Meaning  Implementation of the ACA was associated with greater insurance coverage among populations of patients with HNC with historically limited access to care.

Importance  Health insurance status has a significant association with early diagnosis and stage at presentation, which are the most important predictors of survival among patients with head and neck cancer (HNC). Literature on the association of the Patient Protection and Affordable Care Act (ACA) with changes in insurance status among patients with HNC remains limited. To our knowledge, no studies have evaluated changes in insurance rates across sociodemographic subgroups of patients with HNC.

Objective  To assess the association of the implementation of the ACA with insurance status across socioeconomic and demographic subpopulations of patients with HNC.

Design, Setting, and Participants  A retrospective cohort study using data from the National Cancer Database (NCDB), a hospital-based cancer registry (2011-2015) for adults diagnosed with a malignant primary HNC was carried out. The analyses were conducted from November 2018 through December 2018.

Main Outcomes and Measures  Changes in the percentage of patients with insurance.

Results  A total of 131 779 patients with HNC were identified in the pre-ACA (77 071) and post-ACA (54 708) periods. Overall, 98 207 (74.5%) participants were men and 33 572 (25.5) were women, with 73 124 (55.5%) being aged between 50 to 64 years. There was a 2.68 percentage point decrease (PPD) (95% CI, 2.93-2.42) in the percentage of patients with HNC without insurance from the pre-ACA to the post-ACA period. Changes in the percentage of uninsured patients varied significantly by age, with the largest reduction in uninsured status among patients with HNC aged 18 to 34 years (5.12 PPD; 95% CI, 3.18-7.06) and the smallest reduction in uninsured among those aged 65 to 74 years (0.24 PPD; 95% CI, 0.03-0.45). There was a significantly greater reduction in uninsured status in low-income zip codes (3.45 PPD; 95% CI, 2.76-4.14) than in high-income zip codes (1.99 PPD; 95% CI, 1.63-2.36).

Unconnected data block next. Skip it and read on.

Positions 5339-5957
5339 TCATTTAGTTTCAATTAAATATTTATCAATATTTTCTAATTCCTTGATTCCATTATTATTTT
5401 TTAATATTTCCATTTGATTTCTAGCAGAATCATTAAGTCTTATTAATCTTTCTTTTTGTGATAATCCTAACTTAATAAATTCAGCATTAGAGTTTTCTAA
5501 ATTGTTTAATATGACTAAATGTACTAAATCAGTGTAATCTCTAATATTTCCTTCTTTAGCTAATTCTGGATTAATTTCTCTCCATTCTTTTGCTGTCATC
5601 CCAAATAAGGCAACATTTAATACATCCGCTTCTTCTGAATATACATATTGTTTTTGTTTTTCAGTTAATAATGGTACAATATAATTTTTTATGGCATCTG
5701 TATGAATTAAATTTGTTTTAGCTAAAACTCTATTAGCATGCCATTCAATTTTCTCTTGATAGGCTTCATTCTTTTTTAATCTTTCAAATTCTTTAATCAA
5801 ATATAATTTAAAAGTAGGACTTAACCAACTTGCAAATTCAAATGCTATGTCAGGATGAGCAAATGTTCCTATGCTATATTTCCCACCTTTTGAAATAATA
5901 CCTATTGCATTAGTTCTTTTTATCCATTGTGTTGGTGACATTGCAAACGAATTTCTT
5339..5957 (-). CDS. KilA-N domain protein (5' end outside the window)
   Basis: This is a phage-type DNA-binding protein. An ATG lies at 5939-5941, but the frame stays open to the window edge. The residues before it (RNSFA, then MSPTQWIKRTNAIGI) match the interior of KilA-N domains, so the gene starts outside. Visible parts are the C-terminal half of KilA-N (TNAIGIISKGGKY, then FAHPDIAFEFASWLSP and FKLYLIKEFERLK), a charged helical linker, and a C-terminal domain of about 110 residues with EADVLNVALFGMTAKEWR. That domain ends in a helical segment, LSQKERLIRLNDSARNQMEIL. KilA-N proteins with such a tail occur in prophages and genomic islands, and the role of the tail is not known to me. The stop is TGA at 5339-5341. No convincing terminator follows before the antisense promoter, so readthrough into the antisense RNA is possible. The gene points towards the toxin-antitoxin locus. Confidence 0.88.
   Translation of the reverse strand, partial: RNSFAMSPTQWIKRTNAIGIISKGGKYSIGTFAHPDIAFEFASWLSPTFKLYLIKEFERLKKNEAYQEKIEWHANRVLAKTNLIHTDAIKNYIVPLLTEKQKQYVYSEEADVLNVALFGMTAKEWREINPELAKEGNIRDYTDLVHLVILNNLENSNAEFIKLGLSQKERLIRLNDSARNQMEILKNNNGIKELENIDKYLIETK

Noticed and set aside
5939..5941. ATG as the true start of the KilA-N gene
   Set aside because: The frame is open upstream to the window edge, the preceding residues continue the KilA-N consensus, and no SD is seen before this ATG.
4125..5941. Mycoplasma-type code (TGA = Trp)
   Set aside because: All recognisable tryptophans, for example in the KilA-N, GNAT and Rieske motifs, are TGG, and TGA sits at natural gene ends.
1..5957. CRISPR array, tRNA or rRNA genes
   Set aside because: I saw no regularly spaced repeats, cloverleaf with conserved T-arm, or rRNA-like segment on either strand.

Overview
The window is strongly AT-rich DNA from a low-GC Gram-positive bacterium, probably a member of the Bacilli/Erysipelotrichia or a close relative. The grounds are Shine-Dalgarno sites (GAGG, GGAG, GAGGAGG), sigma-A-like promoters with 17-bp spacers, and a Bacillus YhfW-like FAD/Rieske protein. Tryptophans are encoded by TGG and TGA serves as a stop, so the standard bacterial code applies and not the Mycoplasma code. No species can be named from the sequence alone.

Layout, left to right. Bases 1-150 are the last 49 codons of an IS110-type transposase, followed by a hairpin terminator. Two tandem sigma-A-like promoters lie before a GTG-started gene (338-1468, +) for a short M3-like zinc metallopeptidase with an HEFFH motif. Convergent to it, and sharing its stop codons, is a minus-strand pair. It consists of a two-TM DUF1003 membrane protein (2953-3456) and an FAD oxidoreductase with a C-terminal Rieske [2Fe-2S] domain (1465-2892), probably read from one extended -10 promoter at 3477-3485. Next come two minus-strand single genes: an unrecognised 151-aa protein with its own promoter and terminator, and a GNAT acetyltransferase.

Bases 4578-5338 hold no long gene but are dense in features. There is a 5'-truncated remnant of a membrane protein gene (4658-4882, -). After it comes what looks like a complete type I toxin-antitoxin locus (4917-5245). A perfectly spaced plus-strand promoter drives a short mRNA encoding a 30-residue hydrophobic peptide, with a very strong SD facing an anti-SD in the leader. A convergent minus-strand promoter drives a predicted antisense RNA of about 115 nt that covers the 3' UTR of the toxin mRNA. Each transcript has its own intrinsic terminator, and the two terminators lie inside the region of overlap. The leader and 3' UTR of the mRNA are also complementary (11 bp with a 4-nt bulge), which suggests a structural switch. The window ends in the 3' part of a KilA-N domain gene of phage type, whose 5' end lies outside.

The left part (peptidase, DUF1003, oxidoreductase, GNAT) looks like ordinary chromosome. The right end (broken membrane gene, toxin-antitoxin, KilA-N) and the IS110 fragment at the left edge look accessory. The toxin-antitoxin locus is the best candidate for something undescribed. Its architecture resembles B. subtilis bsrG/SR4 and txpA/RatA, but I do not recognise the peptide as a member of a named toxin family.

Conclusions and Relevance  There was a significant association between ACA implementation and percentage decrease in uninsured patients. Young adults and those residing in low-income zip codes experienced a significantly higher rate of insurance uptake compared with older adults and residents of high-income areas. This suggests that coverage expansions enacted through the ACA are not only associated with increased access to care among the broader HNC population, but that they may also yield a greater benefit among subpopulations with historically limited insurance coverage.

Original Article

Variation in Insurance Coverage Among Patients With Head and Neck Cancer After the ACA

Key Points

Question  How does the association between implementation of the Patient Protection and Affordable Care Act (ACA) and change in insurance status vary across sociodemographic subpopulations of patients with head and neck cancer (HNC)?

Findings  In this cohort study of 131 779 patients from the National Cancer Database, patients with HNC experienced a significant reduction in uninsured rates after implementation of the ACA. Young adults and patients from low-income zip codes experienced greater increases in coverage than those from older age groups and higher-income zip codes.

Meaning  Implementation of the ACA was associated with greater insurance coverage among populations of patients with HNC with historically limited access to care.